This month’s theme:

Board Games
Open up the cabinet and blow off the dust, we are breaking out the board games for the topic this month! Get ready to duke it out for your favorite game piece (we all had that lucky one, right?) and clear off the table for a night of fun. Perhaps it was a family tradition to come together at the end of the day, maybe a monthly date with friends, or getting the big guns out whilst the stereo system was playing dodgy Christmas songs! However it happened, we want to know, so share your top 3 favorite board games that you couldn’t resist bringing to the table!

Find the full post here
Until next time, be well
The Sandbag House
McGregor, South Africa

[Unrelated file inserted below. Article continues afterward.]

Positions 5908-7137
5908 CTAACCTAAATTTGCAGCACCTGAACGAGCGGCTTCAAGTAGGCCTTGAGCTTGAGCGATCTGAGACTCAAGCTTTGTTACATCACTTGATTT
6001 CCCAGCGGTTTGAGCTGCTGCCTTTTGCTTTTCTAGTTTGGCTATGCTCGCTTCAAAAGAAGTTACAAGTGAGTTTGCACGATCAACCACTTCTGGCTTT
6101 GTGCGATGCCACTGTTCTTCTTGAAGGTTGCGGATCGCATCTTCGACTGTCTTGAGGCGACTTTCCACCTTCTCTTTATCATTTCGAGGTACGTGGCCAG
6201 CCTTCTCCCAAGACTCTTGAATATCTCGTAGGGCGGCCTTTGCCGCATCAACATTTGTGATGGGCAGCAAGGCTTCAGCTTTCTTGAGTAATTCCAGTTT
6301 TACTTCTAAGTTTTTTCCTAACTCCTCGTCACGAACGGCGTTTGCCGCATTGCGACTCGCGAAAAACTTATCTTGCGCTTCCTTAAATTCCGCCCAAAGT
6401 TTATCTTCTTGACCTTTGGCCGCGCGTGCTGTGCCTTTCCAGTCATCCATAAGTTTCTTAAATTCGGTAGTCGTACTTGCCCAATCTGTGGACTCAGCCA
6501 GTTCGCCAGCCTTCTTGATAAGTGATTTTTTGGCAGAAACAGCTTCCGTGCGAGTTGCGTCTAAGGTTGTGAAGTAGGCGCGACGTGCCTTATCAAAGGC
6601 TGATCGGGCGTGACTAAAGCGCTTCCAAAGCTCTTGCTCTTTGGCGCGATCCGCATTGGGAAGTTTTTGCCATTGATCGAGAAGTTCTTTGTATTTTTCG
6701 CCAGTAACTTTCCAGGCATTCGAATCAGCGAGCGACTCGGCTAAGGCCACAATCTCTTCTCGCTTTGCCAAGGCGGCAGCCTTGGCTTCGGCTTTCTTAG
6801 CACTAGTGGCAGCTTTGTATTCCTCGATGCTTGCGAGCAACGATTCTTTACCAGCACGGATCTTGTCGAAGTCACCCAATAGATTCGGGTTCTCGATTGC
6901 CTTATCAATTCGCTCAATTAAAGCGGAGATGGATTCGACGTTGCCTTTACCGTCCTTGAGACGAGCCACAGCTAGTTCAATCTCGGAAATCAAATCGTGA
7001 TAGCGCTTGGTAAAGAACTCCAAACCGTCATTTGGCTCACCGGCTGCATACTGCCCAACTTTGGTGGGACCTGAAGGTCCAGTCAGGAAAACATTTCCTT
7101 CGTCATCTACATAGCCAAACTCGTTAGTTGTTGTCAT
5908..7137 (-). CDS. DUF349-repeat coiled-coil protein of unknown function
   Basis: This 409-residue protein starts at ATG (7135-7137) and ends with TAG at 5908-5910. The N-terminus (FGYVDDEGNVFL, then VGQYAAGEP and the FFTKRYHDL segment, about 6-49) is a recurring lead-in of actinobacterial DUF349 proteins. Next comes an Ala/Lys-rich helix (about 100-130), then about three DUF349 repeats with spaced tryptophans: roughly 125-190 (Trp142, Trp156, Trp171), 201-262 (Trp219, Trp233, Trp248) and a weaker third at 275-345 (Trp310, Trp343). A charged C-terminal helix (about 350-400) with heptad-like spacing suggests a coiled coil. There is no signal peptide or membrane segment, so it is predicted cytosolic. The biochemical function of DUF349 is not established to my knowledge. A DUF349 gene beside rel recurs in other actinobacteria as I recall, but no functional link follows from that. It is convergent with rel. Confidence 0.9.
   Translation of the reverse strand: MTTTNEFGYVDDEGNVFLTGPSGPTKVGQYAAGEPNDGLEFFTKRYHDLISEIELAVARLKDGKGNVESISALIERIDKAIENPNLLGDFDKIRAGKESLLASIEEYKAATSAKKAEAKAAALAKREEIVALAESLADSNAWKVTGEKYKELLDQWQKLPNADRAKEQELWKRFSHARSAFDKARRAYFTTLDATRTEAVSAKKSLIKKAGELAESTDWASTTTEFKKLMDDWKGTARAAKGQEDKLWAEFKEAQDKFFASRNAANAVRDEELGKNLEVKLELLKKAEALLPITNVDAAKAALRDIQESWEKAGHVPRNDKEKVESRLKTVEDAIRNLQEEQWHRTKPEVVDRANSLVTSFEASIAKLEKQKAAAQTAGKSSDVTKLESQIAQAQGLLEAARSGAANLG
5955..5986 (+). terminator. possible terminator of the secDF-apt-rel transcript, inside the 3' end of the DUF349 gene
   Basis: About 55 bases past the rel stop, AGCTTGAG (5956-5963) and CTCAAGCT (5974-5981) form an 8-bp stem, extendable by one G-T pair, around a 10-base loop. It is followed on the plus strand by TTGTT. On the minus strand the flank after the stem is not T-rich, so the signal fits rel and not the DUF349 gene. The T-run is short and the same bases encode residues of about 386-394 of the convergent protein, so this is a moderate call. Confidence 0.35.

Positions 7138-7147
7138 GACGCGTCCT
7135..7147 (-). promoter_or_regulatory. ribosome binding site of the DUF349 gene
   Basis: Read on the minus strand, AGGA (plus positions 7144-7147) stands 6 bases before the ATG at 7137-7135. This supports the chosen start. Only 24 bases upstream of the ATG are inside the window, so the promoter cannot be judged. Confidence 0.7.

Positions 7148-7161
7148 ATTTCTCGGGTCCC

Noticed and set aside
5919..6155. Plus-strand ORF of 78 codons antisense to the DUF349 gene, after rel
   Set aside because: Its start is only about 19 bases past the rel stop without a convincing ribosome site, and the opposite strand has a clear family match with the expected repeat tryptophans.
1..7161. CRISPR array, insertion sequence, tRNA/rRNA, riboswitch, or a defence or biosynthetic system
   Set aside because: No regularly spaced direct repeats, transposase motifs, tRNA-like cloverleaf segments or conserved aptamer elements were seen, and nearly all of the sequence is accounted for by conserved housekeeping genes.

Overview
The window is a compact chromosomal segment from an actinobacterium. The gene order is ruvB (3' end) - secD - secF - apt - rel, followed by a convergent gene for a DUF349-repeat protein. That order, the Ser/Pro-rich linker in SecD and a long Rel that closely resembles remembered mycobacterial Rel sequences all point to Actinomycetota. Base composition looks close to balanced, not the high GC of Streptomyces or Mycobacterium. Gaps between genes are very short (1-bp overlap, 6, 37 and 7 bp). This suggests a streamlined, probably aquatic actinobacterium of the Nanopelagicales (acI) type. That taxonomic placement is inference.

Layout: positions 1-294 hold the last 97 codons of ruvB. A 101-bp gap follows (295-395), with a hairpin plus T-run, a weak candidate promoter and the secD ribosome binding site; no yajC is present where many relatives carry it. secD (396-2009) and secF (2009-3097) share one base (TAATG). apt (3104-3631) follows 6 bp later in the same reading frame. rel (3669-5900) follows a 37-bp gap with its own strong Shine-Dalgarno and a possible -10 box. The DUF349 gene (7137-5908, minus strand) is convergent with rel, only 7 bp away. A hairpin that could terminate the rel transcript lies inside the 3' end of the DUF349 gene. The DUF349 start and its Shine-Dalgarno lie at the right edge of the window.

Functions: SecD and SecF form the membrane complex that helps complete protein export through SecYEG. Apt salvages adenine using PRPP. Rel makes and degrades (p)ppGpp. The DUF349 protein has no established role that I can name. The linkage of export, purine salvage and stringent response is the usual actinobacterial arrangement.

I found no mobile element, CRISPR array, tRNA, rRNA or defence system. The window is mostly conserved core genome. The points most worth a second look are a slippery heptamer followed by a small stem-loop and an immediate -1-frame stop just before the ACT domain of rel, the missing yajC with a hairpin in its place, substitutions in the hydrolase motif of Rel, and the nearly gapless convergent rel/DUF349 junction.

Photo: Selma


Post Script

In yet another aspect of my life, I offer

online English tutoring services

every day conversation and formal presentations
writing – emails and reports, academic and white papers
formal grammar, spelling and punctuation
more information here

And then there’s more:

  • If this post might seem familiar, it’s because I’m doing two things:
    • re-vamping old recipes.  As I do this, I plan to add them in a file format that you can download and print.  If you download recipes, buy me a ko-fi?
    • and “re-capturing” nearly two years’ worth of posts because of this.
  • If you’re interested in a soft entry into the world of crypto currency and monetising WordPress blog, use the fantastic Steempress plugin to post directly to the Hive blockchain.  Click on the image below to sign up
  • I’m still blogging on Steem with the occasional post on Medium.